Scribblenauts became an Internet darling after its highly successful showing at E3, and nobody could blame the Internet for being excited. 5th Cell, a studio that already had a history of amazing DS titles (Lock's Quest is a must-have), had managed to create a game where absolutely anything you could imagine is conjured simply by writing its name. The ambition was unmatched, the potential unchallenged. The final result? Unsatisfactory.
Scribblenauts wasn't terrible, but compared to its promise, it fell far below expectations. Sure, it was impressive that the game recognized so many words, but with so many re-used object renders, useless items and limited character interaction, not to mention the dreadful controls, Scribblenauts didn't work out as intended. Hopefully Super Scribblenautsl will fix all this, but it's a shame that it couldn't be done right the first time.
I write about Kane & Lynch a lot, and it's because the game is so very fascinating to me. In terms of its narrative, characters and inherent experiences, Kane & Lynch does some innovative and very clever stuff. Unfortunately, everything it ever did right has been constantly and forever overshadowed by the things it did wrong.
Kane & Lynch isn't very good. The shooting is mediocre, the difficulty all over the place, and the glitches abundant. Yet it's also full of truly fabulous levels that have not been done before or since in a videogame. The prison break and bank robbery stages stand out as examples of truly unique and epic game sequences, while the decision to cast two disgusting, reprehensible scumbags as main characters is something that very few games have had the balls to do. Then there are the hallucinations co-op players suffer when controlling Lynch. Outstanding stuff, and all hidden away in a bag of feces.
Remember a PS2 game called Area 51 that starred David Duchovny and Marilyn Manson? Of course not, you're all thinking about the arcade game instead. Hardly surprising, since the PS2 version was crap. It really shouldn't have been, however, because Area 51 has a freakin' stellar first twenty minutes. Scary, challenging, and littered with waves of deadly aliens, Area 51's intro is a great way to kick off a game.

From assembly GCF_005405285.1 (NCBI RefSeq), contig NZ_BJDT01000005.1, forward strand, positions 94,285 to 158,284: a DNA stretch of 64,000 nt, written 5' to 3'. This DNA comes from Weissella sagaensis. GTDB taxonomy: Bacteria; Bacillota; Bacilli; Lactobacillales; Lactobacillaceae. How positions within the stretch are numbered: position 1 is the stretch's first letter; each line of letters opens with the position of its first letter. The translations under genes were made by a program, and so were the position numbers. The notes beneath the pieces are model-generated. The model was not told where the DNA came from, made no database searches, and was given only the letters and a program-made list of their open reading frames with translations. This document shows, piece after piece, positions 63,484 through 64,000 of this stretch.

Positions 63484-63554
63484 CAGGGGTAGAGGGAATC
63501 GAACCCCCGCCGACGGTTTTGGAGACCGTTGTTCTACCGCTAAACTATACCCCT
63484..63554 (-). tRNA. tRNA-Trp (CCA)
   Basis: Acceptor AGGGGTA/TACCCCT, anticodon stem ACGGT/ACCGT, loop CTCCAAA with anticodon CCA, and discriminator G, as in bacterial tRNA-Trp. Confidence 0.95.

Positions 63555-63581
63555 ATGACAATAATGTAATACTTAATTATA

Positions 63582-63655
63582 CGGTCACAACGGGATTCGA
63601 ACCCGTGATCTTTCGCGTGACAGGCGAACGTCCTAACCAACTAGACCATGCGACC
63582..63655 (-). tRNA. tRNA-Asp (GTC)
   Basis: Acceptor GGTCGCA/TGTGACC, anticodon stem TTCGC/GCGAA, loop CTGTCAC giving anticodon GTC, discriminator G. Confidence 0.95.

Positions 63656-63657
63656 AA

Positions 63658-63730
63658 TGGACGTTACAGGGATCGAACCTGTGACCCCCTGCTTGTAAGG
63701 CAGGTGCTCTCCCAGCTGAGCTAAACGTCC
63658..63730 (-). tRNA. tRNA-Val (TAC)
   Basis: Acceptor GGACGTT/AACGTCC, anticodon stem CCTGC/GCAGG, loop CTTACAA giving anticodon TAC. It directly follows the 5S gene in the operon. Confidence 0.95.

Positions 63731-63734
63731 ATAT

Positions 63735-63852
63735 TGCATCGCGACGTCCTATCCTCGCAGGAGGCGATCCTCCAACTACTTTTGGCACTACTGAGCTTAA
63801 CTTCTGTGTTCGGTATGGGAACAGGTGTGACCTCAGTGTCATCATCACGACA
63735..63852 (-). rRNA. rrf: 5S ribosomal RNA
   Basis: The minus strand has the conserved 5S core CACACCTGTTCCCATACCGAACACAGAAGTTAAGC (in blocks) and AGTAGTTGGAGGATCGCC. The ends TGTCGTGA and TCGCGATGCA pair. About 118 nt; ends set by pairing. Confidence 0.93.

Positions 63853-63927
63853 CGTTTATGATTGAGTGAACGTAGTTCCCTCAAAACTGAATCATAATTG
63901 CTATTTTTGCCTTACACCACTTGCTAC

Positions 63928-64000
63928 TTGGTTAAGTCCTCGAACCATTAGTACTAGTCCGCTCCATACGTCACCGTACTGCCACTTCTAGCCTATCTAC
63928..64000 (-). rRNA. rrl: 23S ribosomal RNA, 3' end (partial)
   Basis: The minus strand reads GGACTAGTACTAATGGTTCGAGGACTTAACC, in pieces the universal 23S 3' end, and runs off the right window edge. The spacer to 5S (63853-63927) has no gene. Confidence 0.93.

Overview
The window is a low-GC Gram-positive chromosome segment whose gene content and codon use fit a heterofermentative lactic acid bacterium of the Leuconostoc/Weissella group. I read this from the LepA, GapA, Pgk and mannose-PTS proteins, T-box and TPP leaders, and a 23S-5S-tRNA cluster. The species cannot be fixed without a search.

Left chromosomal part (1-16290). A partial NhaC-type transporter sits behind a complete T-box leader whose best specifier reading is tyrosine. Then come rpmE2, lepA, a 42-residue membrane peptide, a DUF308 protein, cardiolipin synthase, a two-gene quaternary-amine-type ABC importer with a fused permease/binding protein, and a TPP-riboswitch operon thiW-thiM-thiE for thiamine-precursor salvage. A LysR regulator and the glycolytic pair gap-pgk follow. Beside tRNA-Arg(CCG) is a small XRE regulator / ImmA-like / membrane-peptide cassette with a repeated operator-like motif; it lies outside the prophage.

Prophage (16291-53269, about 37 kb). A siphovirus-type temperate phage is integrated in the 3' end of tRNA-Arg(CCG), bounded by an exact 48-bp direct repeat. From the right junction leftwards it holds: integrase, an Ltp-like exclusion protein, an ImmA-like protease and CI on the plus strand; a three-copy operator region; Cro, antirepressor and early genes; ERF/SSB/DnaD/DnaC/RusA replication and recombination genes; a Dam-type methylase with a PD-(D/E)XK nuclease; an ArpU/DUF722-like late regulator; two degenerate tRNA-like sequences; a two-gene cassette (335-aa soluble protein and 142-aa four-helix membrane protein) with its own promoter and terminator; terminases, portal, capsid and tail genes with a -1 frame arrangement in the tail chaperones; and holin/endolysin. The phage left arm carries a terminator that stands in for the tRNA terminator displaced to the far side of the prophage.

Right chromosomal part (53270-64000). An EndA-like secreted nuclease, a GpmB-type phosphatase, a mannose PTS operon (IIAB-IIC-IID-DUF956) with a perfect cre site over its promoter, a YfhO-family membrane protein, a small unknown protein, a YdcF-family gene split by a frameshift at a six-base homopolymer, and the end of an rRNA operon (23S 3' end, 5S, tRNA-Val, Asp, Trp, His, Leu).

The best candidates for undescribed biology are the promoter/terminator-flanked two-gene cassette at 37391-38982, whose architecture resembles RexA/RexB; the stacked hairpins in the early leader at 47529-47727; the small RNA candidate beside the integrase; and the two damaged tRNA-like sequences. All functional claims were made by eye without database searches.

Despite this strong opening, Area 51 gets more and more dreadful as it goes on. Bit by bit, the terrifying darkness is swapped for generic sci-fi corridors, the aliens replaced by frustratingly resilient space marines, and the horror elements replaced by a boring, unfinished, inexcusable FPS semi-effort that should have been scrapped. If the game had been released as a glorified demo disc for three bucks, it would have been a wonderful experience. Shame that the full game is a load of bollocks.
The latest and greatest example of a game with outstanding narrative but miserable execution has to be Square Enix's Nier. The game's eccentric cast of characters made for some superb dialog, surprisingly affecting scenes, and more than a fair dose of humor, while the main premise of a terminally ill girl and a father who'll do anything to save her managed to be more emotionally engaging than the plastic relationship between Ethan and Shaun in Heavy Rain.
Unfortunately, the game is full to the brim with insipid minigames, dodgy combat that lacks essentials like a targeting system, and a whole host of inexcusably lazy backtracking, fetchquests and repetition that permeates the experience on a scale that could only be classified as shameless. With competent gameplay that wasn't churned out with last-generation thinking and abhorrently idle filler, Nier could well have become one of the biggest surprises of the generation. Instead, it was the disappointing game that everybody had expected it to be.
For a game to shoot itself in the foot like that is almost disgusting, really.
Sep 10, 2010
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